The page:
In summary, our study indicates that there was a significantly elevation of HI antibodies to influenza viruses B in children with ARI in 2017–2018, compared with children in 2016–2017. On the other hand, the low level of HI antibodies to both B/Y and B/V in 2016–2017 could contribute to the severe B/Y epidemic in 2017–2018 to some extent. We aimed to offer an insight into the dynamics of FluB viruses epidemiology. Serology results provide important context for B/Yamagata virus may act as the predominate strain attacking children during 2017–2018 flu season. This results also were convinced from phylogenetic analyses of HA genes (Yan et al. 2020). Limitations exist in the study, First of all, we used preserved clinical samples from children with ARI to perform the cross-sectional study, the sera were not so typical and previous infection or vaccination might affect production of HI titers. Furthermore, the sera samples preserved in 2016–2017 were not sufficient enough, we had to make a composition using samples from children with or without ARI together, after excluding difference between the two groups, and to compare to those from 2017–2018. At last, since we did not perform HI assay to Flu A and other strain of Flu B/Y, we are not sure the influence of HI reaction to Flu B.

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Funding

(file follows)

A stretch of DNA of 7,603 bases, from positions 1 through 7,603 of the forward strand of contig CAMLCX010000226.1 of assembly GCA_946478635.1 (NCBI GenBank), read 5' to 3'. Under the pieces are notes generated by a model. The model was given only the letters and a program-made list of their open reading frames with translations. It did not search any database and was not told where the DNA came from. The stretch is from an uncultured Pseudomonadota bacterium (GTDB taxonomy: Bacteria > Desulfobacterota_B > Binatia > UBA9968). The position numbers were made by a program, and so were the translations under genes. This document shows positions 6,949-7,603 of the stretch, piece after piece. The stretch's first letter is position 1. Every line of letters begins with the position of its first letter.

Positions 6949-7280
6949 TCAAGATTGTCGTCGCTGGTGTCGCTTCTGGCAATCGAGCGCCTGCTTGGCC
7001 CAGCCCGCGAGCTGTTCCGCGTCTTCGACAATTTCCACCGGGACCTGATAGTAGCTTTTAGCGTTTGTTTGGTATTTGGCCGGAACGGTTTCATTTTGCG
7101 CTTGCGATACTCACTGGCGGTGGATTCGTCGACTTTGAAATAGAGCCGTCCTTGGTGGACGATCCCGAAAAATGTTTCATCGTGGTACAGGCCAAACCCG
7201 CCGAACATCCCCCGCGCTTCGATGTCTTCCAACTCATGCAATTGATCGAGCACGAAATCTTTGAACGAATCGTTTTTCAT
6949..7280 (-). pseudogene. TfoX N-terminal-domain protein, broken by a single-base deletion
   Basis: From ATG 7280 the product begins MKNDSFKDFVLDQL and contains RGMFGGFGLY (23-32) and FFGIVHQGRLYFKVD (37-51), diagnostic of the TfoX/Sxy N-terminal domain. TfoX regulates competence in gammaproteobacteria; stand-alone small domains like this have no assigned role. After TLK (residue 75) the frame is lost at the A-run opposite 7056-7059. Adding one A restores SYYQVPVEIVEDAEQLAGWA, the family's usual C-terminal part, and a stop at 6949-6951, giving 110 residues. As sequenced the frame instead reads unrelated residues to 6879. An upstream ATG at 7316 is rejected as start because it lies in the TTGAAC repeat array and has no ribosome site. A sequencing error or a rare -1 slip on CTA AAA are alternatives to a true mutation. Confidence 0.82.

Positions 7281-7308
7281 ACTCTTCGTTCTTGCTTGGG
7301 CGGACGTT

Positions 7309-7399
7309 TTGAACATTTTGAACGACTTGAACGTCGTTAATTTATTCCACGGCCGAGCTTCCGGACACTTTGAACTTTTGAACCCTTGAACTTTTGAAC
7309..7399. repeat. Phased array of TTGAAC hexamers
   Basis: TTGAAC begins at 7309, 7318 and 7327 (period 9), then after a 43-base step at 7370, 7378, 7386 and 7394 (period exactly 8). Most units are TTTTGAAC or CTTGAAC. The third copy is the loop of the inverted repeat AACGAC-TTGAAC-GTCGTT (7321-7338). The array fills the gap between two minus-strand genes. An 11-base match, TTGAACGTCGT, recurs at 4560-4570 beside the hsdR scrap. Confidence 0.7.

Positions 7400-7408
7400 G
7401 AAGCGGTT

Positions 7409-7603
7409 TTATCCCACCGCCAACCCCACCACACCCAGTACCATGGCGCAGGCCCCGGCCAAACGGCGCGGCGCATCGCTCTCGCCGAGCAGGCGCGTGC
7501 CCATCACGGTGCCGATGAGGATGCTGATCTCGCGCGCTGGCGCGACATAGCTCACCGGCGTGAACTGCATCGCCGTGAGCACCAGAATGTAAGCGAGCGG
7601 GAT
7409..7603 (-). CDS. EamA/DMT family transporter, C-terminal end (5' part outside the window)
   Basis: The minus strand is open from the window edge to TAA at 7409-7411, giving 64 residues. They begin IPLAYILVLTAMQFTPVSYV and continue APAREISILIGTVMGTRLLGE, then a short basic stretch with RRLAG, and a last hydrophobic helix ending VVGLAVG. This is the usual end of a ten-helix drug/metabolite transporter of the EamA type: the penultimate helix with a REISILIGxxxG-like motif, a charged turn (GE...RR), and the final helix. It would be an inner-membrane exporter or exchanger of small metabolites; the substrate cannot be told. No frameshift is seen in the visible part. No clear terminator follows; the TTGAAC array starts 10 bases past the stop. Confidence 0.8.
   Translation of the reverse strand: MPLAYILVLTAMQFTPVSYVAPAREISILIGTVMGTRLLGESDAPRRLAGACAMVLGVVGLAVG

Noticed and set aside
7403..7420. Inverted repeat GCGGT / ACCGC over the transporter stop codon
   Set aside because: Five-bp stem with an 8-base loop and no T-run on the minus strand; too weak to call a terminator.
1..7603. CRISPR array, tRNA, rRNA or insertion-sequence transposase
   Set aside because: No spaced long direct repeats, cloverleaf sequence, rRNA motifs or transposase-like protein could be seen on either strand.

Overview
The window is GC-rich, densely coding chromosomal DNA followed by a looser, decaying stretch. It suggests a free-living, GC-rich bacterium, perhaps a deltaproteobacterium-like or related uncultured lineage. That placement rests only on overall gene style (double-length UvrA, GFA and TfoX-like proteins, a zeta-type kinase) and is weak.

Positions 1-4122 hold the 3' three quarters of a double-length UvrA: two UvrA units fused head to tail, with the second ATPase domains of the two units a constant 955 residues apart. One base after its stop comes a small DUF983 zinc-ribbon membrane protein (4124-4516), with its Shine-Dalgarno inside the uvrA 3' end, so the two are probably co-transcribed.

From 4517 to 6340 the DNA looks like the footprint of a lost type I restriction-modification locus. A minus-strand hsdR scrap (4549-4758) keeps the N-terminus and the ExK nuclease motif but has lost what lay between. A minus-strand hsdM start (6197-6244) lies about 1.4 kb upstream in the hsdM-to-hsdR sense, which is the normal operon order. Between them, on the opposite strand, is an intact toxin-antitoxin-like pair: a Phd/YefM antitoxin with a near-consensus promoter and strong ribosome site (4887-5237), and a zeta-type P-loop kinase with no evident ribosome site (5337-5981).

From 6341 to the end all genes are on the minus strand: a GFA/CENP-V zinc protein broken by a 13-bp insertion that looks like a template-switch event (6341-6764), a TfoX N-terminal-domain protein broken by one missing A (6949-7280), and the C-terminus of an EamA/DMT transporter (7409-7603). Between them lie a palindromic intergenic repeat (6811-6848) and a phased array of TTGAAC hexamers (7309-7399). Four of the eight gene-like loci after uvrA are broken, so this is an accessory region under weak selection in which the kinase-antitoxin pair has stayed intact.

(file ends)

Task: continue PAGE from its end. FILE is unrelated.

This work was supported by a grant from Beijing Municipal Science & Technology Commission Program of China (Grant No. Z181100001718148).

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XZ and KQ conceived and designed research. YY and LC conducted experiments. WS, ZZ and RL helped to conduct experiments. KQ and LC analyzed data. XZ and KQ wrote the paper. All authors read and approved the final manuscript.

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Correspondence to Xiuying Zhao or Kun Qin.

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The studies were approved by the Ethics Committee of both Beijing Children’s Hospital and Beijing Tsinghua Changgung Hospital (Approval No. 2018-k-130/17120-0-01). This article does not involve any health-related patient information and so the consent to participate is not applicable.

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Yao, Y., Chen, L., Zhu, D. et al. Increasing serum antibodies against type B influenza virus in 2017–2018 winter in Beijing, China. AMB Expr 12, 127 (2022). https://doi.org/10.1186/s13568-022-01469-9

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Keywords

  • Type B influenza virus
  • Hemagglutinin inhibition (HI) antibodies
  • Geometric mean titer (GMT)